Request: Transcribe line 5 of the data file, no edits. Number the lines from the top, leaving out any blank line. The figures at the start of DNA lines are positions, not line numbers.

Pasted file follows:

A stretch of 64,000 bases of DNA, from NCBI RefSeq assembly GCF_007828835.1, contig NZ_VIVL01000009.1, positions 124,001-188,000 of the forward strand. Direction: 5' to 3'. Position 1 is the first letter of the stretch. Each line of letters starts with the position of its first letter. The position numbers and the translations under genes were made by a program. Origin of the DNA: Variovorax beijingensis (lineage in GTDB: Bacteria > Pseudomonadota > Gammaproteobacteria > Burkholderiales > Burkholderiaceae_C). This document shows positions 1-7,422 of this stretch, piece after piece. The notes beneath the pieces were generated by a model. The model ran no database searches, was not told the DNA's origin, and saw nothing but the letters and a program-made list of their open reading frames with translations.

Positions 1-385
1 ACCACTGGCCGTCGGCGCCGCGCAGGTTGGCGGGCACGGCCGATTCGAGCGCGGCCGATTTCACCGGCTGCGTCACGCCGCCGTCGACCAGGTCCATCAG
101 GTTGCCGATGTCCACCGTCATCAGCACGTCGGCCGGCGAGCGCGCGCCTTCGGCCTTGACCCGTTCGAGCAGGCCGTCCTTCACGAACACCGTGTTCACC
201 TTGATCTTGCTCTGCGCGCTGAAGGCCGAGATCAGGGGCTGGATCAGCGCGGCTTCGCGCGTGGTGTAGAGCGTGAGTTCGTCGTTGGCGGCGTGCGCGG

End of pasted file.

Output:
201 TTGATCTTGCTCTGCGCGCTGAAGGCCGAGATCAGGGGCTGGATCAGCGCGGCTTCGCGCGTGGTGTAGAGCGTGAGTTCGTCGTTGGCGGCGTGCGCGG